Korea Town Acid, another burgeoning Canadian producer, was equally enthused about working with Cadence on “Play No Games.” She kept “the energy of when I saw him perform live” in mind to provide “the perfect playground for him to rap on and have fun with.” Cadence, meanwhile, marveled at her ability to make such distinctively detail-rich soundscapes by “using her hardware to record it like a jam. When you hear one of her productions, it’s possible that she recorded it almost in one take.” He says that suited the album because “I like beats that feel alive.” Korea Town Acid credits that quality to her years of improvisational live performances, along with her subtle post-production touch. Her work on “Play No Games” was so dynamic that Cadence laughingly recalls spitting his verses for it immediately after receiving the music. From there, he excitedly and proudly “called my girlfriend and rapped it to her.”  

Cadence Weapon

Before finalizing those collabs, Cadence swapped ideas about UK grime and drill with both Greene and Korea Town Acid. Their shared love of those genres gives the songs familiar yet fresh tones that would easily win over England’s finest. In fact, Cadence teamed up with none other than Manga Saint Hilare for “On Me,” saying he was elated to work with such a “grime legend,” (one who was also dubbed “grime’s overlooked MC” by The Guardian. Hilare calls such a shoutout: “Love, it’s always love. I’ve been here since the birth of grime. So, with that type of time spent, it’s great to have made an impact.” And while Cadence is quick to cite Hilare as an influence, the British MC reciprocates by describing parallels in their “fast paced syllable heavy” deliveries, adding they “each tell our stories honestly. Very similar, actually.”

Impressive as all that sounds, Hilare is by no means the only grime titan in Cadence’s corner. At his career’s outset, circa 2006, the then 19-year-old Canuck rapper opened for Lady Sovereign, arguably the genre’s empress, winning over an initially indifferent crowd at club Revival.

What’s more: Greene recalls bonding with Cadence because they “are both Canadians that have spent our entire musical lives somewhere between curious and obsessed with UK sound culture. I’ll hear it in some patterns Rollie will hit while rapping. He’s not putting on an accent, of course, but the head space is there. At times I’ve been the same with drum patterns and so on.” Working on “Senna,” however, helped Greene delve deeper into one of his favorite music styles. “Rollie coming by the studio and having this general vibe in mind got me out of my comfort zone, but right in a musical space that I love.”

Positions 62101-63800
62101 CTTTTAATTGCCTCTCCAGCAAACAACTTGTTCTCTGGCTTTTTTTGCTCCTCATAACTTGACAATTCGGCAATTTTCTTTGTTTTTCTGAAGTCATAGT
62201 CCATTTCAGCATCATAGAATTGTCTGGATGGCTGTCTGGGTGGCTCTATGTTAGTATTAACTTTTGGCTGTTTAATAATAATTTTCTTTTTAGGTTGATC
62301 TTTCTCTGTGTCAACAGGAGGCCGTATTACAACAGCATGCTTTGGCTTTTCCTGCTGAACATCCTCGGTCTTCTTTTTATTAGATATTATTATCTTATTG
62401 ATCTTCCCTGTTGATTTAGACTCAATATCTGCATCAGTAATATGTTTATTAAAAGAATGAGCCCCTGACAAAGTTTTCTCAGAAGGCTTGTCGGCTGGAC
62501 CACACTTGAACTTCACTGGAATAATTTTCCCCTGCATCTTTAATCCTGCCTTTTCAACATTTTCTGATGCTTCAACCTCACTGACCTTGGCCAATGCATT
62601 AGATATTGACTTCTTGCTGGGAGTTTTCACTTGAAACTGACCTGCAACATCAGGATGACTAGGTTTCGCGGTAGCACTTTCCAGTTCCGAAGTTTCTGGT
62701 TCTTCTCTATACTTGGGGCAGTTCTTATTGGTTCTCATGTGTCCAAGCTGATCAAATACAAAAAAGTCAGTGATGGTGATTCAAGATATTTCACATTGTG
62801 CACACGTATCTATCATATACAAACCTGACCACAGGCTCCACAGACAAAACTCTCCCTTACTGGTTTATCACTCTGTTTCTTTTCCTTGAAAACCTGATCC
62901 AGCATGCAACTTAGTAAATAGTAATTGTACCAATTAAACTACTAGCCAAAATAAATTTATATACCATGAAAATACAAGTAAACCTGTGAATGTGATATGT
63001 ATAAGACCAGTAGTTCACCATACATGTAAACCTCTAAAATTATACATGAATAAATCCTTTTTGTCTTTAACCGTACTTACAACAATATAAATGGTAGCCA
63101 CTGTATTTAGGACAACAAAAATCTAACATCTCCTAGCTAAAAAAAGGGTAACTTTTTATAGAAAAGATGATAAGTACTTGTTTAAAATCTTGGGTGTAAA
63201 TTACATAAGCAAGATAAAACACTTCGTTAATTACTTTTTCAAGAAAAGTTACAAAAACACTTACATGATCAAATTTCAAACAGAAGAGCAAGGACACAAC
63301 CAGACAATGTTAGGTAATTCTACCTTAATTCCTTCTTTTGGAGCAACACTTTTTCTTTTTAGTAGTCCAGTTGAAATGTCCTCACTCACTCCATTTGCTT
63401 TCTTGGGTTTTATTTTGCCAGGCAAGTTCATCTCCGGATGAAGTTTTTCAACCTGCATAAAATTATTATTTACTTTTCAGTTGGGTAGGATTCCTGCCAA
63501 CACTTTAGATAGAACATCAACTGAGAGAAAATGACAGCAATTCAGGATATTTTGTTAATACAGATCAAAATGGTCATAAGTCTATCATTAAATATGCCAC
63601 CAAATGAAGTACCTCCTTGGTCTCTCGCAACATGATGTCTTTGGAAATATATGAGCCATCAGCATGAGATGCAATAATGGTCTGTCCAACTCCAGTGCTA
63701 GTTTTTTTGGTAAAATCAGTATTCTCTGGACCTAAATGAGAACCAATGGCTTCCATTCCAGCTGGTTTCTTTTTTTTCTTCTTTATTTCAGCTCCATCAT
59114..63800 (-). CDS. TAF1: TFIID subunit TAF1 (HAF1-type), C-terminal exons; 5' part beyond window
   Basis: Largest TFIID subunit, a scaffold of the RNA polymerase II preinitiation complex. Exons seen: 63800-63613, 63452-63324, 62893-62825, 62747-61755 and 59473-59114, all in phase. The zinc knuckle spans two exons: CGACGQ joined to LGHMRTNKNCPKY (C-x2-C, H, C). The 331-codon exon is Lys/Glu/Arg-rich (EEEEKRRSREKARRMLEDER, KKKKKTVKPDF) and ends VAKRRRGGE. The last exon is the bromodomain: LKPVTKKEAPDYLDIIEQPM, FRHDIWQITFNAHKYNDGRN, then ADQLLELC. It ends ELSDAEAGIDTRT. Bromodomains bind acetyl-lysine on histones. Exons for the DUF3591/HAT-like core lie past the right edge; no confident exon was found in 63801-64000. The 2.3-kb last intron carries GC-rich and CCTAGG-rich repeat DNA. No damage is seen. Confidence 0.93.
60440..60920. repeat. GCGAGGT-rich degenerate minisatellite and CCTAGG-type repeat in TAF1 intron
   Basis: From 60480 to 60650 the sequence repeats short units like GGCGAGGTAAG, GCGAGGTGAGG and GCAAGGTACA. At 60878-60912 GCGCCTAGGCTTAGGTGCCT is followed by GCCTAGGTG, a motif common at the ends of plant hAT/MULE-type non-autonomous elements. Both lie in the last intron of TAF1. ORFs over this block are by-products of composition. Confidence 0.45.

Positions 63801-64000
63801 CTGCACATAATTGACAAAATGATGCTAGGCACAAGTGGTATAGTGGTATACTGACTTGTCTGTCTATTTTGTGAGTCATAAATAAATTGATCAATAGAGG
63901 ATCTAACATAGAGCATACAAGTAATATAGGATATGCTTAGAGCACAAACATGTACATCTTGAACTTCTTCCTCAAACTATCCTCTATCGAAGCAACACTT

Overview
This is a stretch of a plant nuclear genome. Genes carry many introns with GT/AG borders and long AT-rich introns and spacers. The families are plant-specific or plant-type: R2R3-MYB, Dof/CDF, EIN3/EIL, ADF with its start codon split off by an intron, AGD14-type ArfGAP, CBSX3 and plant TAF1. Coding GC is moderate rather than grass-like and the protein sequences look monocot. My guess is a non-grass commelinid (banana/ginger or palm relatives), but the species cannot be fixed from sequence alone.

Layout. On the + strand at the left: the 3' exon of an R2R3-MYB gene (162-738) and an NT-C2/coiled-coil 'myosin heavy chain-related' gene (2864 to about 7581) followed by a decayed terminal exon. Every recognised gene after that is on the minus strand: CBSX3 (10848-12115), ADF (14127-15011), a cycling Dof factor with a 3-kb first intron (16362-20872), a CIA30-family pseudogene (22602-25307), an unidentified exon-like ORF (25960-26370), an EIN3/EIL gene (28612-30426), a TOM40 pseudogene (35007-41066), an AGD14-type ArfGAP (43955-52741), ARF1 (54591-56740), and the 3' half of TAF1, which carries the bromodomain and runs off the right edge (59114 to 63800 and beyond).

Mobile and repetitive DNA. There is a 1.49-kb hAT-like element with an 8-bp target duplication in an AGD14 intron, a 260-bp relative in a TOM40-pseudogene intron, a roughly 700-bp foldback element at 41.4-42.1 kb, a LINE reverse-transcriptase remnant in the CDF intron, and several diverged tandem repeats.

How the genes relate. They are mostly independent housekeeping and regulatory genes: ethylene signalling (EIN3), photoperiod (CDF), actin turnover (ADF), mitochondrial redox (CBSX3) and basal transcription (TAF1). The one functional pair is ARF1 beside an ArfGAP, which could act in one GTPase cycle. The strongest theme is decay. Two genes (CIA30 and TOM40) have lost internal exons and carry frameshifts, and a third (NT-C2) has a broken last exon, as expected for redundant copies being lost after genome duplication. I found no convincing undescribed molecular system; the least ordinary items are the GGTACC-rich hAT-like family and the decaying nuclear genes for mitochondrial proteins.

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However, grime was only a jumping off point for Parallel World, rather than its primary sound, as Cadence is quick to point out. He also cites UK drill, along with “straight up acid house,” techno, and a number of other styles that make up the LP’s mosaic. “I don’t see borders between genres,” he says of his eclectic tastes, which converge with his high standards and ceaseless curiosity while selecting beats. “A track needs to be specifically compelling” for Cadence to pick it, and its unique space between genres needs to “light up for me, to glow.” 

Eclectic and unique as the album may be, Cadence can’t deny its UK leanings. Another touchstone: Linton Kwesi Johnson, the Jamaican-British dub poet long considered a forebearer of political rap thanks to his pointed take on his homeland’s tradition of “toasting.” Johnson famously called his lyrics “cultural weapons,” so his impact on Cadence Weapon is in keeping with that of The Clash or Chuck D. It’s also something the MC doesn’t “feel like I hear from anyone else these days.” 

And while he has yet to meet those other heroes, Cadence will always treasure his encounter with Chuck D. Backstage at a gig in Dublin, Ireland, the then Canadian up-and-comer was struck by the elder rapper’s pre-show routine, including push-ups and sprints up flights of stairs to “get hyped.” It made Cadence sheepishly take stock of his fondness for backstage beers. After snapping a selfie and signing his autograph, Chuck D told Cadence to “keep doing what I was doing. Now we follow each other on Twitter and everything.” 

“I need to get him on a track,” Cadence adds of his aspiration to have the Public Enemy MC featured on his next album, upping the ante on his already impressive list of team-ups. He adds: “People nowadays want to get J Cole on a track. But I want to get Chuck D.”